In the modern world, a lot of people try to paint Christians as being hateful towards others. However, if you’re a Christian then you know that’s not the case. The word hate is a very strong word. That’s why I want to take a look at what the word hate means in Hebrew and Greek.
But first, I’ll show you the 1828 Noah Webster’s Dictionary definition of the word ‘hate’:
“1. To dislike greatly; to have a great aversion to. It expresses less than abhor, detest, and abominate, unless pronounced with a peculiar emphasis.
How long will fools hate knowledge? Proverbs 1:22.
Blessed are ye when men shall hate you. Luke 6:22.
The Roman tyrant was contented to be hated, if he was but feared.
2. In Scripture, it signifies to love less.”
To read the rest of the definition, click here.
All scriptures are taken from NKJV unless otherwise marked.
What Does The Word ‘Hate’ Mean In Hebrew?
satam- to persecute.
sane- to hate.
This word represents an emotion ranging from intense hatred to “set against” a person or thing, which is a much weaker form of the word.
The strong sense shows the emotion of jealousy.
“But when his brothers saw that their father loved him more than all his brothers, they hated him and could not speak peaceably to him.”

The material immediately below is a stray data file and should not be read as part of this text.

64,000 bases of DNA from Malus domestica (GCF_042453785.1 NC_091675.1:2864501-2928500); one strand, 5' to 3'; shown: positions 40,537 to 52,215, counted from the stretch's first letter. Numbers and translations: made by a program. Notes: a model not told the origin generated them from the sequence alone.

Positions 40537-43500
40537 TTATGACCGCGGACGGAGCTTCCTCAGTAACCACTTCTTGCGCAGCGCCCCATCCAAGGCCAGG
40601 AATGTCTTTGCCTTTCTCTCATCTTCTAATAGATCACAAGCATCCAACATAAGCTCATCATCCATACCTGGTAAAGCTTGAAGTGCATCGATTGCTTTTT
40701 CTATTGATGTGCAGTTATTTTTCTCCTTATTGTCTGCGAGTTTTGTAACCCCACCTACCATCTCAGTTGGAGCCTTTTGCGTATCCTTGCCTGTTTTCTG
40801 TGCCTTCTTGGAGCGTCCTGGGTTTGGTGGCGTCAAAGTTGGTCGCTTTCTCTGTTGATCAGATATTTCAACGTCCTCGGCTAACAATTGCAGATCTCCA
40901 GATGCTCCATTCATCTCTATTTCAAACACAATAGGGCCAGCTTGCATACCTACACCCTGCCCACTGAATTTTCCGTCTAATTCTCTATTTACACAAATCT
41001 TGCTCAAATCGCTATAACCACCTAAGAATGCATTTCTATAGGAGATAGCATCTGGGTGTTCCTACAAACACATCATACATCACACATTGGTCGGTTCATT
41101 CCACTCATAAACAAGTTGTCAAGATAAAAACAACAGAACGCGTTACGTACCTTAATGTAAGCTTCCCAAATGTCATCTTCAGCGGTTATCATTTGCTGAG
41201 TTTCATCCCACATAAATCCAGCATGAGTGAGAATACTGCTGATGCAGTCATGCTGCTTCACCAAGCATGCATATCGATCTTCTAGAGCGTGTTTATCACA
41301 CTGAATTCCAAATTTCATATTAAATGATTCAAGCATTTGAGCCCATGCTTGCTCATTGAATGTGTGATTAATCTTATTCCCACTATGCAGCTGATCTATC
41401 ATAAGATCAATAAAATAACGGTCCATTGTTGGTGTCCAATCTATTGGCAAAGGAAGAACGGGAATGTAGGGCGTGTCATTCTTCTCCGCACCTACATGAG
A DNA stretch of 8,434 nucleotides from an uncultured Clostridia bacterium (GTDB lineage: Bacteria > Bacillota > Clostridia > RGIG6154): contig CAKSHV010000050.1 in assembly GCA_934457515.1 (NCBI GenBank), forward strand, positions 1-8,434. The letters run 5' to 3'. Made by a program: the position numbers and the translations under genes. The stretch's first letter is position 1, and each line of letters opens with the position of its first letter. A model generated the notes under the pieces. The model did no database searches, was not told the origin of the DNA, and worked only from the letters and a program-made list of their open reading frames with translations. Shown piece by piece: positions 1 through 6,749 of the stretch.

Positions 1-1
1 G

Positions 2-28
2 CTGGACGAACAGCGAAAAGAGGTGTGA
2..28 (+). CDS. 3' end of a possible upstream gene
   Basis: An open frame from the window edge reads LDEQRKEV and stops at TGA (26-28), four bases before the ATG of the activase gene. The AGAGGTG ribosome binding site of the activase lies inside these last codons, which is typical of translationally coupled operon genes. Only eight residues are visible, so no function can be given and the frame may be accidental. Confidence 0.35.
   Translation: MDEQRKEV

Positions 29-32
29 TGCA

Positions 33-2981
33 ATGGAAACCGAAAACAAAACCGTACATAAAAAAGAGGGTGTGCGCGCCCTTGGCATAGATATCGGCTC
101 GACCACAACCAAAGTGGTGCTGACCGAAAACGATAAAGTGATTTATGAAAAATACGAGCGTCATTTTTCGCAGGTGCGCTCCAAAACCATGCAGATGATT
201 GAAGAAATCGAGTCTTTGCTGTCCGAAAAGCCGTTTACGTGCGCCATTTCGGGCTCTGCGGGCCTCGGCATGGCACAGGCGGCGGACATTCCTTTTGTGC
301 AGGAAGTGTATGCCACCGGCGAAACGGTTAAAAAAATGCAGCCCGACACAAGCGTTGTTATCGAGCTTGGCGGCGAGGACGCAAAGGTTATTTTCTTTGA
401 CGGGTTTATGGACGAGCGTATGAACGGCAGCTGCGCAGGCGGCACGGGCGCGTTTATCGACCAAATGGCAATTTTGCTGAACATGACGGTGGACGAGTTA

– Genesis 37:4
Satam covers a wide range of emotions from bitter disdain to outright hatred. In a weaker sense, it means being set against something.
In Deuteronomy 22:16, it’s used to mean “unloved.”
What Does The Word ‘Hate’ Mean In Greek?
miseo- to detest, to love less.
As a verb, it means ‘to hate’. It’s used in the following ways:
- of malicious and unjustifiable feelings toward others (Matthew 10:22; Luke 6:22; John 3:20)
- hatred or having been hated of a right feeling of aversion from what is evil
“Whoever hates his brother is a murderer, and you know that no murderer has eternal life abiding in him.”
– 1 John 3:15
Hate in the Bible can speak of many different emotions. It can be intense hatred or simply loving something less than others. All in all, the Bible tells us to love God and to love our neighbor as we love ourselves. Love is the fulfillment of the law, but hating sin is just. That’s because sin works against God’s will and tears down things that God loves.
That’s what the word hate means in Hebrew and Greek. I pray you found this article helpful. If so, please share this content. Also, feel free to leave any thoughts in the comments below. Thanks for reading!
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